5k: 1974 Jensen Healey 1-Owner Garage Find
The Jensen-Healey was a two seat sports car produced by British Automaker Jensen Motors from 1972 to 1976. Jensen made some fantastic looking cars in the late ’50s and early ’60s, but by the early ’70s was in its death throes. They did manage to turn out the Jensen-Healey before going belly-up, a plain looking car with some cool mechanical tricks under the hood. This 1974 Jensen-Healey is a claimed 1-owner garage find and for sale in Redding, CA, currently bidding on ebay at $5,655 reserve-not-met with 4 days to go (Big thanks to reader Tom for the tip!).
This Jensen-Healey is a 1974 model, which unfortunately does not have the earlier chrome bumpers but instead sports some hideous black rubber pieces that wouldn’t look out of place on the front of a dump truck. A swap back to earlier US-spec or European bumpers would be easy, but finding a pair could be tricky given the relative rarity of the J-H.
This Brit is powered by the Lotus designed & built ‘907’ all-alluminum dual overhead cam 2.0 liter inline 4 cylinder engine putting out a respectable 144 horsepower, giving the J-H a top speed of 119 mph. The Lotus 907 is known for a lack of low end torque and a thirst for oil – but it was a high revving, light weight engine that was more refined than the other British engines being built by MG & Triumph in the same era.
It is hard to understand the condition of the interior of this Jensen-Healey from the few blurry photos, but given its low miles and garage-find status, it is probably in decent shape for its age and much better than the last Jensen-Healey that this editor climbed into and found that the seat bolts had rusted out of the frame rails. Rust is probably the biggest problem with the structural integrity of these cars and it is important to thoroughly check the underside for tin worms. Any bubbling surface rust you see is likely just the tip of an iron-oxide volcano waiting to erupt and spoil your day. Also – electrics by Lucas are typical in their regular issues – but probably overblown by people who have become accustomed to Bosch switches that function for years without issues. If the headlights don’t turn on the first time, just jiggle the switch and try again – they will work eventually.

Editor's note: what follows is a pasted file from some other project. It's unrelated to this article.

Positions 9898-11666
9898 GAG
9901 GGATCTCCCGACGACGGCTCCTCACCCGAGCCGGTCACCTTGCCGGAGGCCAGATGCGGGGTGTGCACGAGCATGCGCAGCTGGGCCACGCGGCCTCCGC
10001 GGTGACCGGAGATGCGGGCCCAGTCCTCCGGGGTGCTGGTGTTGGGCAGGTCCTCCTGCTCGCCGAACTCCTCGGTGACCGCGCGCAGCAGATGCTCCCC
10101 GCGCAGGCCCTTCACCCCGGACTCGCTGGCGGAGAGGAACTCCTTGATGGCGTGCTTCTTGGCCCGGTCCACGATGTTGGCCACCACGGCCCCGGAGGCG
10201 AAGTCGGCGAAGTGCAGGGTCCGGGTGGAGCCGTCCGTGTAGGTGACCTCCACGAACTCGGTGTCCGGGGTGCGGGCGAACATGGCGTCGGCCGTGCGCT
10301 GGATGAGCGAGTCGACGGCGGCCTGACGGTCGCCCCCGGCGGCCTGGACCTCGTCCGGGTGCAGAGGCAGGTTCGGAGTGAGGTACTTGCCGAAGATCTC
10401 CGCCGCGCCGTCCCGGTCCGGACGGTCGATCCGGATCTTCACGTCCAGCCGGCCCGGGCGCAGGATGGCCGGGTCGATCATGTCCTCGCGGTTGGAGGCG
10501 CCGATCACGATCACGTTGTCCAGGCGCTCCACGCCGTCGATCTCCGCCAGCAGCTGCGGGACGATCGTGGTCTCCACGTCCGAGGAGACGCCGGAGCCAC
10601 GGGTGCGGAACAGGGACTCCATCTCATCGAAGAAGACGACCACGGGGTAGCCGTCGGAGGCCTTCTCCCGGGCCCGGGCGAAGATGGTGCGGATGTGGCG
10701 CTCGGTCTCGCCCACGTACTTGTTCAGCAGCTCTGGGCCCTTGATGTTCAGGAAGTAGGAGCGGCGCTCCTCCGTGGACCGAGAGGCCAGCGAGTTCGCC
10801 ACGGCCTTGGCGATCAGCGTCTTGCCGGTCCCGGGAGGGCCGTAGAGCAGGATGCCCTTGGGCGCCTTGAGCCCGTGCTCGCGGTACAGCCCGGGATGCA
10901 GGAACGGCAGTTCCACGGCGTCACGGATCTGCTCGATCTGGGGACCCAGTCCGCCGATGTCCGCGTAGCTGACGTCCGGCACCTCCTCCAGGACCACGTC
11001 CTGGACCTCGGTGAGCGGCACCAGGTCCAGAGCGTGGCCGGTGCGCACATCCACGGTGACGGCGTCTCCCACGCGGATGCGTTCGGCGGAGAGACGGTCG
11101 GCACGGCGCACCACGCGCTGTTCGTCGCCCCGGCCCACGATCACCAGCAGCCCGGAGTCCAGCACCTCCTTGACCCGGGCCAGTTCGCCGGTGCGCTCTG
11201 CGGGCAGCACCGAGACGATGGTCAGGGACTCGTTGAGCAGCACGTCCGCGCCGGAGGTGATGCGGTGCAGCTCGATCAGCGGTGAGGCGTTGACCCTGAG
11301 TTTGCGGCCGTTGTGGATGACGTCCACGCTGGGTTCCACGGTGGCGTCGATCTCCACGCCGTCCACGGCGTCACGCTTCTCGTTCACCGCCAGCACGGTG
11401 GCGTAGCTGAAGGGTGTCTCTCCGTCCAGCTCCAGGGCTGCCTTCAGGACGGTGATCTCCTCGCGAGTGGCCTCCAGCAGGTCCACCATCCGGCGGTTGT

The paint on this Jensen-Healey (don’t call it a Healey, because it was actually a collaboration between Jensen Motors and Donald Healey (of Nash-Healey and Austin-Healey fame!)) looks nice for its age – and has probably been resprayed at some point – but it is a big plus for us if it is the original paint.
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Seriously, did a bumper eat your mother? I understand that you don't like big bumpers, but the constant harping on the bumpers is starting to get a bit weird…
No, big bumpers spoiled the appearance of many US market cars for decades – a crime in and of itself. I'm not aware of any bumpers eating anyone's mother, but big bumpers probably injured more than a few mothers over the years.
If you don't like the nearly constant whining about big bumpers on this car enthusiast site, you can feel free to go check out the nearly constant whining about big bumpers on any number of other car enthusiast sites.
Like braces, a necessary evil, but at least braces go away!
~ the bumpers are incredibly ugly, more so on Jensen-Healey than many other of the contemporary imports. but that muffler-looking thingy under the hood – that really looks ridiculous. 5mph bumpers were by government dictate, no one said Meineke had to put their brand on it.
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